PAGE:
Truffle Hunt, Lowes Mount Truffiere, Oberon

by lex on June 30, 2012

Truffiere

Truffiere

New South Wales isn’t well known for its truffles, with most Australian truffles hailing from Manjimup in Western Australia and Tasmania. But truffles are now being grown all around Australia and New South Wales is no exception.

Last year I saw an episode of Sydney Weekender about truffle hunting in Oberon and I knew I had to do it. Unfortunately a million other people also saw the show and the truffle hunts sold out very quickly. Twelve months later I contacted Lowes Mount Truffiere again and this time around we were in luck. We booked in our truffle hunt and decided to make a weekend of it, so we packed our bags for a road trip to Katoomba and Oberon.

Driving up to Oberon from Katoomba takes just over an hour. We arrived at 2pm to meet Col and Sue Roberts who established Lowes Mount Truffiere in 2002. As ex-cattle farmers, the Roberts’ had the land they needed to start a truffiere. And as a forester Col knows all about growing trees. They decided to give it a go and planted trees that had been inoculated with the truffle fungus and hoped for the best.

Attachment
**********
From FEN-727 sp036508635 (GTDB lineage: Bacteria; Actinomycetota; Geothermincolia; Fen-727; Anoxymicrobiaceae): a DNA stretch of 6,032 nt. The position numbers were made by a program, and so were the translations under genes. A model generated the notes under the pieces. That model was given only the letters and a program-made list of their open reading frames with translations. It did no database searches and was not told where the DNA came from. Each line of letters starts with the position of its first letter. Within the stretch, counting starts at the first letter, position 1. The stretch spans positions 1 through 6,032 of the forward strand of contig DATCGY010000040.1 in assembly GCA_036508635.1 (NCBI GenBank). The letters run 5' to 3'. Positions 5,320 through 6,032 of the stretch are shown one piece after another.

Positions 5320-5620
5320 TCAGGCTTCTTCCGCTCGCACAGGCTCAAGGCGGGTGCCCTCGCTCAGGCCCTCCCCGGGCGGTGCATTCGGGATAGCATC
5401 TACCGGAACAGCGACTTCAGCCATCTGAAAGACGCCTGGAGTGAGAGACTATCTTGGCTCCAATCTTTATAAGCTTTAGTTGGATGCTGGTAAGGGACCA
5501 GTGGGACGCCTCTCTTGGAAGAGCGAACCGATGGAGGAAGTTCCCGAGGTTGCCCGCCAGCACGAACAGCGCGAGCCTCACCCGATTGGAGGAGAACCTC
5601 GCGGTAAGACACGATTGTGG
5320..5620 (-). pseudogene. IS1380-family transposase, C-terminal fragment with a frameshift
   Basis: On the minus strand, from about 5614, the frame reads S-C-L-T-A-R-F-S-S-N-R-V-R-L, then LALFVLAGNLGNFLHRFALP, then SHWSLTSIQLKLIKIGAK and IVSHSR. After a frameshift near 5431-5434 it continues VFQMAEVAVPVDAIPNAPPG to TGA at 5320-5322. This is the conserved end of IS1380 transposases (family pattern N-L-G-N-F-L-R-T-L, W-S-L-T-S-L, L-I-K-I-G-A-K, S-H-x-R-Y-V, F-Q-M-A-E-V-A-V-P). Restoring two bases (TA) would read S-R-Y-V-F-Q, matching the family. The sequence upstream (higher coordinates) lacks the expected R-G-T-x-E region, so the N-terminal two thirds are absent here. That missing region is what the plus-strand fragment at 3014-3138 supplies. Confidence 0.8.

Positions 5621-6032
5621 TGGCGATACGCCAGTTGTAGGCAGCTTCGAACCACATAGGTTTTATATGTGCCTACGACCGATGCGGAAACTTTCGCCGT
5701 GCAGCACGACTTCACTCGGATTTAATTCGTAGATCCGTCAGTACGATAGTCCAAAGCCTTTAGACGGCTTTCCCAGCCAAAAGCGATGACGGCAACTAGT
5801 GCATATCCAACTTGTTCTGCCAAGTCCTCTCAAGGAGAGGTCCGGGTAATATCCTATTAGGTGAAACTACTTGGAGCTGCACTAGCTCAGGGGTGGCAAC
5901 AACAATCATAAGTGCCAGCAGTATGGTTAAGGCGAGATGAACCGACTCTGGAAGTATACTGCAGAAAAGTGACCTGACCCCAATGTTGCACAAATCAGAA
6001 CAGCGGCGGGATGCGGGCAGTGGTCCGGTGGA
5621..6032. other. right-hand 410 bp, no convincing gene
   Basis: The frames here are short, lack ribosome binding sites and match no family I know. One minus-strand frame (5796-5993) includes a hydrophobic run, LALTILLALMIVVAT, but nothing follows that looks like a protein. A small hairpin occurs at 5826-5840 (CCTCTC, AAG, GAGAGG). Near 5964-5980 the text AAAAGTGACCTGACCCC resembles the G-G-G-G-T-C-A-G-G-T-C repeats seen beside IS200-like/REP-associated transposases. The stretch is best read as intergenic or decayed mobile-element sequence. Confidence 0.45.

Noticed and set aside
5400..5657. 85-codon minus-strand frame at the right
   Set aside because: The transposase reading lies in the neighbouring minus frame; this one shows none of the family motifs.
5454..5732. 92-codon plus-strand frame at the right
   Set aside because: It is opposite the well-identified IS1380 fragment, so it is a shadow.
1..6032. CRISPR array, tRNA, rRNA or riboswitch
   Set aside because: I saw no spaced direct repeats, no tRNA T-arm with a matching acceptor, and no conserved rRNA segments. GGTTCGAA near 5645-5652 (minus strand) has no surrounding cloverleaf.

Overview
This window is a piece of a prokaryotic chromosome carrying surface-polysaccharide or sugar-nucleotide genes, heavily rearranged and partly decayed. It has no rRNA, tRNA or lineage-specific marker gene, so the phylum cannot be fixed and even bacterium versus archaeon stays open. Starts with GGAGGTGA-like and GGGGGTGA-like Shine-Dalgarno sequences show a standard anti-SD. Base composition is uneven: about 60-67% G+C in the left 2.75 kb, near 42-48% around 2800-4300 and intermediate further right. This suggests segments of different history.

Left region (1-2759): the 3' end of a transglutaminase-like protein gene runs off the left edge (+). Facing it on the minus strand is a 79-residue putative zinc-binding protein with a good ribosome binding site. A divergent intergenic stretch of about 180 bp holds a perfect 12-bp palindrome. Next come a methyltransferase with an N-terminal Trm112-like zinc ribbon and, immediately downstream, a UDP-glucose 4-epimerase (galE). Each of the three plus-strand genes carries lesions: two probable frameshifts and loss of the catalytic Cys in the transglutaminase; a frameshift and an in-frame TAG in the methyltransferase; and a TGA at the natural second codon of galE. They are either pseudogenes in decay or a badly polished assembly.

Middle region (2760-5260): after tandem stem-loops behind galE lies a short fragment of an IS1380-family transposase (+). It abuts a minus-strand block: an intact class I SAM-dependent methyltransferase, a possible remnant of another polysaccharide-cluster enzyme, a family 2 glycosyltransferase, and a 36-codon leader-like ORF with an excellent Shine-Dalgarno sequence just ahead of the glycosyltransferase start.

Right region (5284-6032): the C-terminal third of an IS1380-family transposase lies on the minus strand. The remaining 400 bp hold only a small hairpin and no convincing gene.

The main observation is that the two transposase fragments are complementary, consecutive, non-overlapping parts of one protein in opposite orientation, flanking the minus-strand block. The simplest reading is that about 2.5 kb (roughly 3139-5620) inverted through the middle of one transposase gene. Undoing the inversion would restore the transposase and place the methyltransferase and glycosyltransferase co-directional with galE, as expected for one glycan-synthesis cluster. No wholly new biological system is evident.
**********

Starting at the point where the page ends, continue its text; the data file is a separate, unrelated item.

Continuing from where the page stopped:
Four years later they harvested their first truffles. They now have 500 trees which is quite small when compared to The Wine & Truffle Co in WA who have over 13,000 trees (though they are the largest producer of Black Perigord Truffles in the southern hemisphere). But as Sue said they don’t want any more trees, growing truffles is very labour intensive and they wouldn’t be able to harvest the truffles if they had more trees.

Col and Sue have three types of trees in their truffiere – English Oak (Quercus robur), Holly Oak (Quercus ilex) and Hazelnut Trees (Corylus avellana, the Common Hazel). They grow, harvest and sell the Black Perigord Truffle (Tuber melanosporum).